MANILA—This is good news for our Filipino community in the land of Big Apple. If at first, they had a taste of our dirty ice cream or “sorbetes” in Manhattan during the Philippines celebration, now another Pinoy delicacies are trying to penetrate the New York market—the Filipino street food.
So Sarap NYC, the same group which promoted the dirty ice cream in New York is now coming out with an array of Filipino street fare which would be joining their staples like hotdogs, pizzas, cheesecakes, bagels and the like.
Take note of these selections—isaw, kwek-kwek, taho, binatog, fishball, green mangoes with bagoong, barbecue, balut, and yes, sorbetes, among others mingling with New York’s delicacies.
And to be more stylish Pinoy, they also added exciting new touch to Filipino dishes by giving them an international twist.
Their Filipino-Mexican fusion is a big hit, and patrons can’t get enough of the tasteful taco de adobo, taco de dinuguan, taco de nilaga, taco with beef bone marrow soup, and taco stuffed with longganisa, tocino, and tapa.
So Sarap NYC was founded by good friends VJ Navarro and Sebastien Shan, and is currently located on Kabisera Kalye, Allen Street in New York City.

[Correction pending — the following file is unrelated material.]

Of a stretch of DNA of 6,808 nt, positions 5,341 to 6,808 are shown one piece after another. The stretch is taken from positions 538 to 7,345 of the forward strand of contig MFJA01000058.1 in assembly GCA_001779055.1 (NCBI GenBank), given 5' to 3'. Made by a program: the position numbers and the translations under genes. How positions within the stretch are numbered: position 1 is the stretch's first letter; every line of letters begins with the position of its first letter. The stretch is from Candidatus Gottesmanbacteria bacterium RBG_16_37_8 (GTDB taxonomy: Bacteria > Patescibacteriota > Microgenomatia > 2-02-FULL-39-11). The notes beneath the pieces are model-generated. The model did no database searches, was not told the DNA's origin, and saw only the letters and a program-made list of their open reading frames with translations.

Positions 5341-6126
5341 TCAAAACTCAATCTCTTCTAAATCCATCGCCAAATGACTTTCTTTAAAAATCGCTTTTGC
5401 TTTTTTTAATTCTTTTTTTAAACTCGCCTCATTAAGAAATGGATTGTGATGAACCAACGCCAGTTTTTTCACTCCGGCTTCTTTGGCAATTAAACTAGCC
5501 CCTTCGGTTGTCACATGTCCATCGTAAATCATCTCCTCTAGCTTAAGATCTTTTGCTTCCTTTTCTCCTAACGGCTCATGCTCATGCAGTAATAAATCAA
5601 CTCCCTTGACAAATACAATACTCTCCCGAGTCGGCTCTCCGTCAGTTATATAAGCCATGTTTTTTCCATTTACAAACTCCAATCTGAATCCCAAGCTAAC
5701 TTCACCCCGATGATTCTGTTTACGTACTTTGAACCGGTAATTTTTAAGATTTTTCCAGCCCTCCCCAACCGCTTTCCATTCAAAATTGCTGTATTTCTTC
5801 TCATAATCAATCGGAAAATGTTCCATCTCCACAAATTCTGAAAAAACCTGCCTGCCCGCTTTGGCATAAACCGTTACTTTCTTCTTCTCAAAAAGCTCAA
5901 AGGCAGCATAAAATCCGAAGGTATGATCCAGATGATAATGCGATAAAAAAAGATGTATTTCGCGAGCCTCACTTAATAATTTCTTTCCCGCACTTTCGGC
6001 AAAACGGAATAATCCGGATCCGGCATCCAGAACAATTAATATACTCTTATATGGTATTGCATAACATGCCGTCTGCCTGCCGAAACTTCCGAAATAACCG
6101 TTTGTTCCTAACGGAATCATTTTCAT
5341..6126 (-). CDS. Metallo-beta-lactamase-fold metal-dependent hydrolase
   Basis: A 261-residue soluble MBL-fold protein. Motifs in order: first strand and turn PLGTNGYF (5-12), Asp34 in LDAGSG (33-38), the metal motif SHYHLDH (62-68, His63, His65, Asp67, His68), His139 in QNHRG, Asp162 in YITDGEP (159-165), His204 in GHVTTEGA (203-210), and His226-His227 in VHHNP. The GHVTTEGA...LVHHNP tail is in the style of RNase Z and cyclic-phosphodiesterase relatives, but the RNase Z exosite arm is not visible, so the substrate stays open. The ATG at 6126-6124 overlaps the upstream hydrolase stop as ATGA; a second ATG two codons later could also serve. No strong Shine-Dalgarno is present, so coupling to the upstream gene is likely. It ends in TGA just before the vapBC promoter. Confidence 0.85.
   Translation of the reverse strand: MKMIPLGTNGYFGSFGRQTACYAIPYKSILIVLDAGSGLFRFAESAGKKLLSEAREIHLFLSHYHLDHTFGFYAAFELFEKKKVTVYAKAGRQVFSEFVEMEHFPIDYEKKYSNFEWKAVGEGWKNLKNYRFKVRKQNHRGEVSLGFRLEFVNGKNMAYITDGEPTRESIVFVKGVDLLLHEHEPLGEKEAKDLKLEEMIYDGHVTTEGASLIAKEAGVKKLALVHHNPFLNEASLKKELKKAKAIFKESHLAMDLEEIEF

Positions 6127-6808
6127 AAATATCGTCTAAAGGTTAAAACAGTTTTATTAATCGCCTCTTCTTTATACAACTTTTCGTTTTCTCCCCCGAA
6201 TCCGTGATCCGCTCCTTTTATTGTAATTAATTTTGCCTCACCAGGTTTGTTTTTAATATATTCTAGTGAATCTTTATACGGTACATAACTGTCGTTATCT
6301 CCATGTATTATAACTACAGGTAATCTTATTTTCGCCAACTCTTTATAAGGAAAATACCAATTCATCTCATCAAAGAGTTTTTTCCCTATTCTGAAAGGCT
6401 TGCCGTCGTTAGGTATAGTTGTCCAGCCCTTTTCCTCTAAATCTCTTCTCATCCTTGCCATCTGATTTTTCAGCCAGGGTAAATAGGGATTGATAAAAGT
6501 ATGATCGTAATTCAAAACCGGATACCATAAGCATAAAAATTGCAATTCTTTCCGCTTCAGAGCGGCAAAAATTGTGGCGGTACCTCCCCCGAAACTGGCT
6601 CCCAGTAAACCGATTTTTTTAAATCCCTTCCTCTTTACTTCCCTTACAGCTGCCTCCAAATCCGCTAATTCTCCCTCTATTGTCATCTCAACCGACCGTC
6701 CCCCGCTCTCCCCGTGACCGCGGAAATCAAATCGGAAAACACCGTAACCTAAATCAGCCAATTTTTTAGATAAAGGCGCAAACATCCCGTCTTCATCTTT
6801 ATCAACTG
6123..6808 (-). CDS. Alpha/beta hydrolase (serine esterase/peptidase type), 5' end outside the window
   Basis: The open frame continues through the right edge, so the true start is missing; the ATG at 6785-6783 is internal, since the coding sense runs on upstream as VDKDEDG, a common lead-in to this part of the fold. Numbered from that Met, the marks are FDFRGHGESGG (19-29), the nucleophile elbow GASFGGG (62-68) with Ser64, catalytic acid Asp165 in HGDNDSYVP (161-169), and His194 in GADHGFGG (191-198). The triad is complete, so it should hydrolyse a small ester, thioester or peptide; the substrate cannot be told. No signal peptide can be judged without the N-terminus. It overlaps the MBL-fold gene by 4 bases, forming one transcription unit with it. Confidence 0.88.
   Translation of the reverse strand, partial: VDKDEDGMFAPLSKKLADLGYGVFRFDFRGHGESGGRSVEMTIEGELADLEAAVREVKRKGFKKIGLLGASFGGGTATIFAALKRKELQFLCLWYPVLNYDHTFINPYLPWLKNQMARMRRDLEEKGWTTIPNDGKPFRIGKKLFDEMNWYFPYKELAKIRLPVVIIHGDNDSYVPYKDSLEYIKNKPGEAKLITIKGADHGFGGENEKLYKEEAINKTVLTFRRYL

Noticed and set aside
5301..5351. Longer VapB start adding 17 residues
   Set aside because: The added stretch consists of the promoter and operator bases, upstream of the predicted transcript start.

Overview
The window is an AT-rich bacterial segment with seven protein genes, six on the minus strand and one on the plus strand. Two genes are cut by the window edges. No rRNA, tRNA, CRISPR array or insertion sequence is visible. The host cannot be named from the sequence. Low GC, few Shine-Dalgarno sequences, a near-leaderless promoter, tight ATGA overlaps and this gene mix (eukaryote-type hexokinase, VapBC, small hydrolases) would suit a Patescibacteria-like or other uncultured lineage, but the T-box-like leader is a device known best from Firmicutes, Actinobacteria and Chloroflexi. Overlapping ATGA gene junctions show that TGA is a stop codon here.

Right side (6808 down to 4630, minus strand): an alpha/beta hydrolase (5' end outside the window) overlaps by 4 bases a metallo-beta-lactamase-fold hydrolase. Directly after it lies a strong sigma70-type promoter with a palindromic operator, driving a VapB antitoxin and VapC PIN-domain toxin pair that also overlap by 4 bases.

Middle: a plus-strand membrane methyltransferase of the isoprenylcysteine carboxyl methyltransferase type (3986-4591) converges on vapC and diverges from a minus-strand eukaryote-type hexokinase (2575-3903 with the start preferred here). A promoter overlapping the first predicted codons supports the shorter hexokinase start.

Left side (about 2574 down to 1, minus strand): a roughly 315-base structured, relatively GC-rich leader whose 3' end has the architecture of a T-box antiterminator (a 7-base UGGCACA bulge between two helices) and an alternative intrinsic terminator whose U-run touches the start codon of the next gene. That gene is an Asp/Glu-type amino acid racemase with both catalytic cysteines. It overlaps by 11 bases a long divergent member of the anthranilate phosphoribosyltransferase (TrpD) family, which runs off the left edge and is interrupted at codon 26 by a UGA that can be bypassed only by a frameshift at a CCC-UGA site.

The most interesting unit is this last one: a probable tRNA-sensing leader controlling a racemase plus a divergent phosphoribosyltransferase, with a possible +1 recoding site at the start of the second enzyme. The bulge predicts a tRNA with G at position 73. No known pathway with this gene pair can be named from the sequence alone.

“Our mission is to remind you of your childhood memories and give you a taste of what Filipino street food is about. It’s all about the taste, the flavors and gimik vibes!” its website said.
Interest in Filipino food in this side of the world has been growing recently as more dedicated venues have started getting publicity online.
In Texas, a weekend-only outdoor eatery serving Filipino dishes and lechon has become the talk of the town after a food vlogger Mikey Chen visited the place.
Old Rooster Creek’s Filipino/Asian American BBQ (ORC BBQ) is owned by Josephine and Allen Cook.
Although this dish is not actually a Filipino invention, the Pinoy version of the lumpia or spring rolls has captivated the palate of foreign celebrities and other nationalities.
Florence Pugh, the star of “The Midsommar and Little Women” was introduced to the taste of Filipino delicacy through a Filipino friend.
“My best friend was half Filipino and her mum was a master at cooking. She knew I loved them and would make a batch, freeze them, package them up for me to take home after our sleepover.”
After this, she hinted at making lumpia for her next cooking tutorial video. —Reports by Bong Godinez